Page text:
Some Post modernists question the belief that there is any solid foundation for producing knowledge about society. They believe that there is no one and could never be one single valid theory on sociology. There is no truth. From their perspective, all knowledge is based upon the use of language.
Language can never describe the external world perfectly. Knowledge is essentially subjective â€“ it expresses personal viewpoints, which can never be proved to be correct.Post modernists such as Jean Baudrillard argue that it has become increasingly difficult to separate media images from anything even reminiscent to reality. Society has become so “saturated with media images” that people now confuse, for example, media characters with real life.
An example of this occurred when some viewers launched a campaign to free Deirdrie Rashid a character from Coronation Street from prison.Baudrillard also believed in the theme that there has been a ‘super abundance’ of signs. He argued that because of developments in the media and culture, we are now just consumers, not necessary objects but signs and symbols. These grow as time goes on, increasing our confusion to the point where we are unable to differentiate between reality and fiction.
He calls this ‘Hyper â€“ Reality’White believes that the explosion of new technology is seen as instruments that empower people. He also agues that for some they are ‘the instrument of an emerging Big Brother’ or a potent new ideological apparatus of corporate capitalism. Both of these views acknowledge that new technologies have enormous power to structure the ‘ideas and self identity’ of individuals and groups. Although decentralising advances in technology may well provide opportunities for enhancing individual control over everyday life, much of the information technology will continue to be linked to large institutions thereby enhancing ideological control over dominant groups.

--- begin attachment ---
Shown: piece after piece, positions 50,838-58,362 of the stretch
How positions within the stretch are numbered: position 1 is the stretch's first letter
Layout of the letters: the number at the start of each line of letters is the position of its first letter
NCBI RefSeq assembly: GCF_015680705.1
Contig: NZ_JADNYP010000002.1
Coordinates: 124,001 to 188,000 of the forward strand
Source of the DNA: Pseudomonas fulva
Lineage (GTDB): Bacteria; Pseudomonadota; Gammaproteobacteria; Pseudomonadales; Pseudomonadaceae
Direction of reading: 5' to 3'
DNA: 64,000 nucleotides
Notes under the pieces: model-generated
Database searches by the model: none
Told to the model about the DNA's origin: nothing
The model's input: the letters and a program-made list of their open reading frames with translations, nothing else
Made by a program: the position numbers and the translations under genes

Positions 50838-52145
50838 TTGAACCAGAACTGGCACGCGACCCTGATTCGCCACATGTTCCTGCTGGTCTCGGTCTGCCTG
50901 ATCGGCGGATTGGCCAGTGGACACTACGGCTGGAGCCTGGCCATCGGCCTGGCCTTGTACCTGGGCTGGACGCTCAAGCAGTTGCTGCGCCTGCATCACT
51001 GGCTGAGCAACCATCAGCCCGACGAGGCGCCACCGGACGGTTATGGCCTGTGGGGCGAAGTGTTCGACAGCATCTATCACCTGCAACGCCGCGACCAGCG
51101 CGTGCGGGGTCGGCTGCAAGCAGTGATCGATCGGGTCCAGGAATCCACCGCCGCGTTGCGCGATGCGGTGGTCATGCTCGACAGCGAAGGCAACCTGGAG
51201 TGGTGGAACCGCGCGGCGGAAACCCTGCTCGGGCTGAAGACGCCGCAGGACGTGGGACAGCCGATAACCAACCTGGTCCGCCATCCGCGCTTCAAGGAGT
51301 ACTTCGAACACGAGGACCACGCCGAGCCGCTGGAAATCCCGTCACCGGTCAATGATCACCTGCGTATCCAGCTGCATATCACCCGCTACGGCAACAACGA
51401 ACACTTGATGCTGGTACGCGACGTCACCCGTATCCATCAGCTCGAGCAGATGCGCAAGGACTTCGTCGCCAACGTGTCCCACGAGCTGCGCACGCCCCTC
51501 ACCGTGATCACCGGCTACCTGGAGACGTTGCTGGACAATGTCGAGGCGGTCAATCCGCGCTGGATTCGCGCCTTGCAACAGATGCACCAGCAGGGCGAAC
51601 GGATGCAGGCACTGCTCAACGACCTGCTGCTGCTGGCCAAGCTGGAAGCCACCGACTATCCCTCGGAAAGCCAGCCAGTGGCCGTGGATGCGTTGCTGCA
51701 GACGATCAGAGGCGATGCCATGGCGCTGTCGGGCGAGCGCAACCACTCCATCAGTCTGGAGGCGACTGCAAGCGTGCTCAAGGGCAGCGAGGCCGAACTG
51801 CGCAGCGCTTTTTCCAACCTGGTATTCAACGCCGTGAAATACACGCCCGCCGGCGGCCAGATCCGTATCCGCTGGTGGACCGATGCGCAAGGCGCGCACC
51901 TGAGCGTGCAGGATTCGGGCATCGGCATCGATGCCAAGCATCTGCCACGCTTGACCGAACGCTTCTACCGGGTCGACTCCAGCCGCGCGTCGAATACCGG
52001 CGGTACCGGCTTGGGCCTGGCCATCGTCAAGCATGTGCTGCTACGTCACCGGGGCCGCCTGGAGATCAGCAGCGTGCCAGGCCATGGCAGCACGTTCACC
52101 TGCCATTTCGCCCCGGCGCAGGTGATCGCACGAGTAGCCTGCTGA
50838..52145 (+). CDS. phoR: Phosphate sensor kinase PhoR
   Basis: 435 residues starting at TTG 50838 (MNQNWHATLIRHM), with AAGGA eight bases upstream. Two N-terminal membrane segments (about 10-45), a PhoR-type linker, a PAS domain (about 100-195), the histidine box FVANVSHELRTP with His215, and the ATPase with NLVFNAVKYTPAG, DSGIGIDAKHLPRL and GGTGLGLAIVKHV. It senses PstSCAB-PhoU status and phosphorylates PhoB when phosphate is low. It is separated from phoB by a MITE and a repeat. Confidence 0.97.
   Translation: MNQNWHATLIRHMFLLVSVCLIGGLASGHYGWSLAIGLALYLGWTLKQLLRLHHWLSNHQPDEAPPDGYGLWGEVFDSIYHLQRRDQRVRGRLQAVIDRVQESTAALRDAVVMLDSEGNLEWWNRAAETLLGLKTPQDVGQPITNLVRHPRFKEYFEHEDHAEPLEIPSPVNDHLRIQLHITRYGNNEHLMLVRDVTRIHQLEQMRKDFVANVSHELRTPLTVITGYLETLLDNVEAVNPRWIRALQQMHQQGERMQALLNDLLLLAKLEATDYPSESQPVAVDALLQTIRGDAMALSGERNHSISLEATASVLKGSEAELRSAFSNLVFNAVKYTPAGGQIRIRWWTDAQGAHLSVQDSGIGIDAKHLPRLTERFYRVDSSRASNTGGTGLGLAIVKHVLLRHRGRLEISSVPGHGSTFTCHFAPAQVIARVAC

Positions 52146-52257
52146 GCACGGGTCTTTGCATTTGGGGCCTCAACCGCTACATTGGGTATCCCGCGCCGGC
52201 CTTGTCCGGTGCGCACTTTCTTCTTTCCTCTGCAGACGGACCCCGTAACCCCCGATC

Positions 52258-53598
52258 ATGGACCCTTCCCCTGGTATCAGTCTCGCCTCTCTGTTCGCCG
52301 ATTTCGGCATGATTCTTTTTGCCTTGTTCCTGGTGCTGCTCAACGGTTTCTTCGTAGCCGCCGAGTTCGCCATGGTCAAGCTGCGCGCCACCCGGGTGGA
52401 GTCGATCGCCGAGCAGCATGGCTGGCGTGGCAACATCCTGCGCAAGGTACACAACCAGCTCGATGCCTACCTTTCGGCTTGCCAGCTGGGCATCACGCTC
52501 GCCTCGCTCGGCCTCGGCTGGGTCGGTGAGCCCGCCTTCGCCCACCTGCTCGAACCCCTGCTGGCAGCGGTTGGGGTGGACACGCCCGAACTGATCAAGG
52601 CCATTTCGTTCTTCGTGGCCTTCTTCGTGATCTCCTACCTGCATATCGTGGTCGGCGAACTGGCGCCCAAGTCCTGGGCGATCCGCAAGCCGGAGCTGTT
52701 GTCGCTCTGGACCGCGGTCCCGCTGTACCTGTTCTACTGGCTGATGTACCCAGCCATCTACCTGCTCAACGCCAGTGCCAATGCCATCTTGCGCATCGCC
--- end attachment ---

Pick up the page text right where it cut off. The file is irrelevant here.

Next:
It remains to be seen which segments of society are systematically advantaged or disadvantaged. This raises the question of power, ideology, freedom and justice.Post-modernism draws upon critiques of the increasingly bureaucratic and controlling nature of society. It tends towards “anarchic calls to celebrate chaos” and to live for the moment, because there is now no ultimate purpose in life.
Rationality is not really appropriate in this day and age.While popular in sociology as abstract and fashionable, post-modernism has also been incredibly unpopular with others where it is seen as a form of “Conservatism”. This is the view of Habermas, whose project to reformulate the notion of rationality is based on the idea that it is still possible, a view clearly at odds with Post-modernism. He suggests that there might still be some basis for rational and critical thinking.
Ernest Gellner and Habermas represent this option – return to the roots of reason. Proclaim universality is once more alive and capable of instantiating reason in the worldTaylor — finds in the modern ideal of authenticity – of clinging to the self”s commitment to being true – a hope for the future.